This I Believe

Fineman, Irving

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Irving Fineman reads his poem, "For a Child" and explains why he feels it is a parents duty to create a better world and why to do so one needs science and faith together.

Subjects
Hillel, 1st cent. B.C./1st cent. A.D.
Poetry
Parenthood
Humanitarianism
Liberty
Science
Faith
United States
Shaftsbury (Vt.)
Permanent URL
http://hdl.handle.net/10427/76005
ID: tufts:MS025.006.012.00003.00001
To Cite: DCA Citation Guide
Usage: Detailed Rights
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And now, This I Believe. Here is Edward R. Murrow.
This I Believe. Irving Fineman abandoned a successful career in engineering for one at least equally successful in writing. He wrote his first novel while teaching theoretical mechanics at the University of Illinois. Five more followed, in addition to poems, plays and short stories. Irving Fineman now lives in Shaftsbury, Vermont, near Bennington College, where he taught literature and writing. Here is his creed.
Poetry is the wine of man's spirit. In a poem, man expresses the concentrated essence of his belief. I can best tell something of what I believe by telling you one of my poems. It is called For A Child.
I tell you this to your bright, sweet face,
Our world is a most precarious place.
Let others teach you to long for surety,
I will train you to know and accept insecurity.
Since you cannot keep life inside a neat fence,
You will learn to lean on impermanence.
You will cherish love and prize all beauty,
Though it break your heart and end in duty.
You will not fear ecstasy's turn to disgust,
You will walk like a lion after crawling in dust.
The ultimate weakness will make you more strong.
You will say, What was right has now become wrong.
You will sow for joy, and reap in sorrow,
But never surrender your wish for tomorrow.
You will take delight in the indrawn breath
That gives you life which leads to death.
I want to wean you from the womb.
Come out, my child, of that warm, dark room.
You will not find its like this side of the tomb.
That poem was written before I had any children of my own. I now have two sons, and I have come to believe that no man and woman have the right to bring children into this troubled and wonderful world unless they intend and strive to live and work together for the peace and welfare of their children and of their world, so that children can feel at home and happy in this world.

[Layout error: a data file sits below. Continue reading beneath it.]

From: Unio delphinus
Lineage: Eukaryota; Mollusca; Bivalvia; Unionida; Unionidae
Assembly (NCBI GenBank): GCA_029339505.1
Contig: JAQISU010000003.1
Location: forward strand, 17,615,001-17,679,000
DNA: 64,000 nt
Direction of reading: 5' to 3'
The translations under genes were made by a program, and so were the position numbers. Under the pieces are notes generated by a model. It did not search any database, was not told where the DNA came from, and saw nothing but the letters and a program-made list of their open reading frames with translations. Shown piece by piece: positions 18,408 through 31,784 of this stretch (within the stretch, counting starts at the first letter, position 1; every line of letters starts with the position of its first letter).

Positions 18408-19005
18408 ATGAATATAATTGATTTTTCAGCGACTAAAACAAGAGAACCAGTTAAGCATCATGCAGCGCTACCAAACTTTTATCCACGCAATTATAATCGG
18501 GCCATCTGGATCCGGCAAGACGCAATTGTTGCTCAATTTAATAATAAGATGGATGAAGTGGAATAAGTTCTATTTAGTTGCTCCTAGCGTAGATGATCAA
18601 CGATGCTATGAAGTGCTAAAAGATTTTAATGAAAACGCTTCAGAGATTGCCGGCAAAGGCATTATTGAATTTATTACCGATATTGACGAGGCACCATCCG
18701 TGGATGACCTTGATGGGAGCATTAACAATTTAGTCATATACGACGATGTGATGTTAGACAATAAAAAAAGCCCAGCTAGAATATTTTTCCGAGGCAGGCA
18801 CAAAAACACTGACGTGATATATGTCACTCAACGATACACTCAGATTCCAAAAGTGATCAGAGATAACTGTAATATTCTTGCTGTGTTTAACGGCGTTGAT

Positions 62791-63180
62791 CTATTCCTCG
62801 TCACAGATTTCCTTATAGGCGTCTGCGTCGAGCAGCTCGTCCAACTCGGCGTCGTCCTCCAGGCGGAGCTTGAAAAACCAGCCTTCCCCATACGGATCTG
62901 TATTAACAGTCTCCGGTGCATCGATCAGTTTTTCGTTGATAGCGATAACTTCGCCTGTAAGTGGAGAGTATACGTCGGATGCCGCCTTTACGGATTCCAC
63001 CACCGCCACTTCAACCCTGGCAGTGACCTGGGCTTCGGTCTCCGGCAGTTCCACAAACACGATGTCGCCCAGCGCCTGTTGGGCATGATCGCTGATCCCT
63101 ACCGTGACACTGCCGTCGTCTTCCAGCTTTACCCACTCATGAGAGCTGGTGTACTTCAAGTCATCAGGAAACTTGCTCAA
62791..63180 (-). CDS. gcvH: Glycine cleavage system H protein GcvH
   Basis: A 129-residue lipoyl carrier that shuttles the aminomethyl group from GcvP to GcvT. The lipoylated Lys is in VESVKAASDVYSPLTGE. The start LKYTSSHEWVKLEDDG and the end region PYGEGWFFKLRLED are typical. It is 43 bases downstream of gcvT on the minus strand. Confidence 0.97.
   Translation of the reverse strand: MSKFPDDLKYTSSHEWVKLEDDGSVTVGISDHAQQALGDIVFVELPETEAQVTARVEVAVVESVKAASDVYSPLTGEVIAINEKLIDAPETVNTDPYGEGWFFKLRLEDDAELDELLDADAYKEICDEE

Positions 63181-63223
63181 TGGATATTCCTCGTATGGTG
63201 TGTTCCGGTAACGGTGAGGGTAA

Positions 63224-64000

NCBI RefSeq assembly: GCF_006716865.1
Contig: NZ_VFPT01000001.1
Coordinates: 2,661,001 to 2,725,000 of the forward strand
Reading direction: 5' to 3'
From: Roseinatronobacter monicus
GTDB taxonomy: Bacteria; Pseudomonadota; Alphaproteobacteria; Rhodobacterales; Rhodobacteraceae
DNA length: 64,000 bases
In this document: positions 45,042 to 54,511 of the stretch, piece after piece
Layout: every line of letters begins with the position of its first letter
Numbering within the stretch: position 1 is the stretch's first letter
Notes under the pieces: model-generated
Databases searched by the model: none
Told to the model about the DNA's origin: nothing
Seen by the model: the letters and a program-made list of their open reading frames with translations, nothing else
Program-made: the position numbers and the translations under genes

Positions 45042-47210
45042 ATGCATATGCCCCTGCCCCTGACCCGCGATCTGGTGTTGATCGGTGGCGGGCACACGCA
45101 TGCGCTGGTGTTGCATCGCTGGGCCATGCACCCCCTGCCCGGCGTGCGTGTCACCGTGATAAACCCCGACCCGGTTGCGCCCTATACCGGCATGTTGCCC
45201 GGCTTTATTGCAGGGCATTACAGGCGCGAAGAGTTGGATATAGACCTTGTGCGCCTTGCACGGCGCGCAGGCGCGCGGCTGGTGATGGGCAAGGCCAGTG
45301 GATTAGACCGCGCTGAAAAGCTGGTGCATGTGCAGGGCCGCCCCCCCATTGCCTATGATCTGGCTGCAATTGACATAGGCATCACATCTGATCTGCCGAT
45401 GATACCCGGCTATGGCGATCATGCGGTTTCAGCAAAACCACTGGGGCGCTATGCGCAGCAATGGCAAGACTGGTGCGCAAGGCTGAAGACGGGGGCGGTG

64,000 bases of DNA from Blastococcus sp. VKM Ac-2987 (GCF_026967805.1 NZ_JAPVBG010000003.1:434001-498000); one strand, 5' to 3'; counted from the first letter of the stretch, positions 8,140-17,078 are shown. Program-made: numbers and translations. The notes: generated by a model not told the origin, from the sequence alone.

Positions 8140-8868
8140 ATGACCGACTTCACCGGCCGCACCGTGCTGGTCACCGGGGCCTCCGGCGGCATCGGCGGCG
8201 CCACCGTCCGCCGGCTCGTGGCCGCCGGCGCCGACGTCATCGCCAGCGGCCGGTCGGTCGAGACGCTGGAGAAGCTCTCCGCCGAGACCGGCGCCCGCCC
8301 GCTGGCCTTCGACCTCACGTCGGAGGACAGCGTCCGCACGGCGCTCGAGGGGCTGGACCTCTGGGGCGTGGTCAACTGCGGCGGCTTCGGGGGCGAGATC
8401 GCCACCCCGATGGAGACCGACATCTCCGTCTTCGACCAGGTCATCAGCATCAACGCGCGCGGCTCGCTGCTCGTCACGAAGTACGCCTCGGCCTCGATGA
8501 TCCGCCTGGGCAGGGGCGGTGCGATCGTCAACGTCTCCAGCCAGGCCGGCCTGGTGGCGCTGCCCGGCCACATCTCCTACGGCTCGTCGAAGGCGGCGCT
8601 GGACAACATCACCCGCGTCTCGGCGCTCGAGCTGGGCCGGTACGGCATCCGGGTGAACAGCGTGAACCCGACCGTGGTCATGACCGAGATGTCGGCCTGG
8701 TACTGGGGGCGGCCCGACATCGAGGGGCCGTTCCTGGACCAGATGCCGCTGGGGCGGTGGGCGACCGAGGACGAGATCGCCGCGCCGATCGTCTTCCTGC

I believe in the credo of Hillel, who was a teacher in Jerusalem when Jesus was a child. Hillel said, "If I am not for myself, who will be for me? But if I am only for myself, what am I? And if not now, when?" Like Hillel, I believe that now is the time for men and women of good will to better this world for themselves and for generations to come.
I believe, with Thomas Jefferson, that the main objects of science are the freedom and happiness of man, although he has been foolishly moved to apply that gift to evil uses.
I believe, with Einstein, that religion without science is blind, and science without religion is lame. And I believe that science, while dispelling ignorant superstition, is leading man toward a greater religious spirit than he has ever known.
I believe that in all their creative works--lofty or humble, in their science and art and industry, in releasing the energy of the atom or building a bridge, in making music or shaping a lump of clay, in planting seed or baking a loaf of bread--men and women approach divinity.
I believe that the creator of our universe loves life, though death is a necessary part of the lawful pattern of creation. And I believe that the spirit of man is very great in his courageous striving and aspiration to make a good life on this earth in the face of death. My favorite toast is the Hebrew one, l'chaim, which means "to life," or more exactly translated, "to the living."
That was Irving Fineman, a poet, novelist, playwright and ex-engineer.